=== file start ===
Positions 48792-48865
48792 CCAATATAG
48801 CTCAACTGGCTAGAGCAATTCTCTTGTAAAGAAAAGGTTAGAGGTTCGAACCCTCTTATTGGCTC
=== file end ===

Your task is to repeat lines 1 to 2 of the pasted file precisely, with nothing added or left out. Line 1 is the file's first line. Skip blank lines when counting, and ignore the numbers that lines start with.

Positions 48792-48865
48792 CCAATATAG